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Tiny Tummies celebrates food and family. Our mission is to help parents raise curious and enthusiastic eaters. The newsletter is full of delicious recipes, cooking and gardening activities for families, and practical ideas for parents.

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  Sanna Delmonico
M.S., R.D., Editor
P.O. Box 5756
Napa, CA 94581
Ph: 707.251.0550
Fx: 707.251.5721
Tiny Tummies welcomes you!

Eat Well, Spend Less

Eating well and trying to save on groceries means balancing time with money and flavor with convenience. It is a challenge for every family. Consider also the costs and benefits of food choices as they affect your family lifestyle, the people and economics in your community, and the environment. Saving money is one important goal and eating well is equally important. Here are some ideas to help you do both.

Find out how much you spend on food. Keep a record of your food costs for a month. Save receipts from every loaf of bread, every latte, every meal out. This will be your best tool for identifying where to cut.

Cook at home. Homemade food tastes better and usually costs less. The more you know about food and cooking, the easier and more enjoyable it is to get dinner on the table or to pack lunches. Buy the classic, comprehensive American cookbook, The Joy of Cooking . Read this newsletter. Attend a cooking class; whether it is Boiling Water 101 or Advanced Thai Cuisine, you will learn valuable techniques to use every day. Watch TV cooking shows, keeping in mind that most are hosted by restaurant chefs, not home cooks. Ask your family and friends to share ideas and recipes.

Eat local food. It is usually less expensive than out-of-season fruit and vegetables shipped from points south. But saving tons of dough isn't the only goal. Eating food grown in your area is good for the local economy, saves the cost and environmental damage of long-distance shipping and keeps you connected to your community. Food has more flavor and meaning when it comes from local dirt. Farmer's markets and Community Supported Agriculture (CSA) are great, so is asking your grocer to stock local food.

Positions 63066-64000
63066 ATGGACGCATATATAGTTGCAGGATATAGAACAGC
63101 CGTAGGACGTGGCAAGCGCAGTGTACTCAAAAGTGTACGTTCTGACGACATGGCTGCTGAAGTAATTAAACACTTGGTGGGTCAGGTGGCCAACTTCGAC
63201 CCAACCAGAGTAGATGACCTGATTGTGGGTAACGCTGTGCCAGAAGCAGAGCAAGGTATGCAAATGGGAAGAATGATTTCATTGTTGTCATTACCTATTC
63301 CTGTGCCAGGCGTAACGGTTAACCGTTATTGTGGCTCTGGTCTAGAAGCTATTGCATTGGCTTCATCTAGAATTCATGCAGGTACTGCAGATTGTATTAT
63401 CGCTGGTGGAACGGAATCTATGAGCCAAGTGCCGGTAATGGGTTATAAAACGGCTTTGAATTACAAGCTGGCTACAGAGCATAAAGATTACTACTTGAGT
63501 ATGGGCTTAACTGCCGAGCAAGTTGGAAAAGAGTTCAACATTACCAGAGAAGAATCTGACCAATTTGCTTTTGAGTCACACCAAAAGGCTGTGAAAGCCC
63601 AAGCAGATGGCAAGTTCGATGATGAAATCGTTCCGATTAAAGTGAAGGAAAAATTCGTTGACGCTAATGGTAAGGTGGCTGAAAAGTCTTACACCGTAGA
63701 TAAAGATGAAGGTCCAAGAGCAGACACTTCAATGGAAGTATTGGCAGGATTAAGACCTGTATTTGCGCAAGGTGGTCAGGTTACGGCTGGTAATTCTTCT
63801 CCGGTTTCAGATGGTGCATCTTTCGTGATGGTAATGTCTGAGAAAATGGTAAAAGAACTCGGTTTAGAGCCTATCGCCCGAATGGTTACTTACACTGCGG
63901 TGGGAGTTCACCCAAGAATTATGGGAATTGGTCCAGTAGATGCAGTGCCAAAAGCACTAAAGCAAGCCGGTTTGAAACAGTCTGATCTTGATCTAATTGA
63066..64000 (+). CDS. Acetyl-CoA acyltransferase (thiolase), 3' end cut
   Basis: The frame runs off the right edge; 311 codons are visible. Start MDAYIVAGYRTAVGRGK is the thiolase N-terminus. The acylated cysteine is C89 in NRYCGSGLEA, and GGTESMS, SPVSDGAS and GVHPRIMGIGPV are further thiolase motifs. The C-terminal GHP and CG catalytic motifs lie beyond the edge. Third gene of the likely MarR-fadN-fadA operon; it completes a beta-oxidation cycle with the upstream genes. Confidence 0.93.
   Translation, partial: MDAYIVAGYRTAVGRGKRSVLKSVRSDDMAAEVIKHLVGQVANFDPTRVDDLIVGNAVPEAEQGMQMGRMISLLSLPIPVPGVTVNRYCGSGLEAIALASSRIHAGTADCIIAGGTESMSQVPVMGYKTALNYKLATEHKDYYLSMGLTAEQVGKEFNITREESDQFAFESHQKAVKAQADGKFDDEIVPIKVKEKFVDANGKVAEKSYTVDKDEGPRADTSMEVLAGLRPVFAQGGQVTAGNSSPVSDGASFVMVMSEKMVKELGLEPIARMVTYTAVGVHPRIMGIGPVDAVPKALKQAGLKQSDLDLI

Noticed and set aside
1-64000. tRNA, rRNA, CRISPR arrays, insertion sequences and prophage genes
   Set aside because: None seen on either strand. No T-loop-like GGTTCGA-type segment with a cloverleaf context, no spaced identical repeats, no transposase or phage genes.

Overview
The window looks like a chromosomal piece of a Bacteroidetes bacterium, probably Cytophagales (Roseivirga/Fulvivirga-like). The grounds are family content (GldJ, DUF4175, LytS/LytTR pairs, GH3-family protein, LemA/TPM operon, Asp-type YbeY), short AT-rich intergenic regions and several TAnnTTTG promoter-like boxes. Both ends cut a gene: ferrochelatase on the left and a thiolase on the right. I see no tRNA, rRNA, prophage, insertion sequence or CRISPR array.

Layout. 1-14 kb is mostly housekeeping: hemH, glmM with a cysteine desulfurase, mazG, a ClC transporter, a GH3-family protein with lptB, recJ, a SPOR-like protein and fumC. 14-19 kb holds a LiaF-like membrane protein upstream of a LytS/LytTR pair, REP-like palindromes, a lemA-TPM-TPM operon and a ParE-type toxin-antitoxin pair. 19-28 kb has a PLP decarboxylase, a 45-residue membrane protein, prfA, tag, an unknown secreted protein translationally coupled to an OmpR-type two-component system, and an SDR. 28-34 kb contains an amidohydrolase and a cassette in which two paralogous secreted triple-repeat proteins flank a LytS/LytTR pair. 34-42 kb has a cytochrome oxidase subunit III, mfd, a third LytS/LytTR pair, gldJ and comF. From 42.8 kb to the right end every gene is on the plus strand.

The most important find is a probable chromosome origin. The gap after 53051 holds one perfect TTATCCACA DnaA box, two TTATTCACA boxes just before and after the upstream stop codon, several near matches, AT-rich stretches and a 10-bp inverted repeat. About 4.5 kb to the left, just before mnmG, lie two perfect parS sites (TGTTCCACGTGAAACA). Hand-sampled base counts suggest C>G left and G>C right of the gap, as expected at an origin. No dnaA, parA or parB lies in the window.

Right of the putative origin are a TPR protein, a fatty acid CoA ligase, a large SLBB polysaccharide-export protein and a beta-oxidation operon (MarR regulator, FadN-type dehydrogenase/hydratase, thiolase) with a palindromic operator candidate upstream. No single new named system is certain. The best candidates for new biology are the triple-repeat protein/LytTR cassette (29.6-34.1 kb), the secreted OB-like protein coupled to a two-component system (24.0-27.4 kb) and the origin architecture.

Grow your own. You can't get more local than that. Teaching kids how vegetables and fruits are grown is priceless. For the same cost as a bunch of fresh herbs, buy a whole plant for a window box. A few pots on a balcony can save you lots on lettuce. For the price of a pound of green beans, grow as many as your family can eat. If you think food from the Farmer's Market tastes good, you will be astounded by your own.

Breastfeed. I guess this is the same as “growing your own!” Extra food for a nursing mother is cheap compared to bottles and formula, which cost more than $1400 for the first year. The benefits of breastfeeding to mothers and babies, and the savings in health-care costs it ensures, are hidden benefits.

Reconsider mega-stores like Costco. Prices are sometimes less, but not often enough. When I have 50 granola bars, I am very free with them, which is why I think mega-stores promote waste and greed (however, I hypocritically don't mind being greedy with their big, cheap blocks of Parmesan cheese). For some people, shopping once a month is liberating. Others, like me, would rather visit a smaller market much more often for locally baked bread, fresh produce, meat wrapped by a butcher they know, and a quick chat with their favorite checker.

Consider organic food . Although it usually costs more than conventionally grown food, organically grown food provides savings to health and the environment. The hidden costs of growing food with synthetic fertilizers and/or pesticides include costs to the health of the people who grow, harvest and eat the food, cost to the health of soil, and the contamination of ground water with pesticides.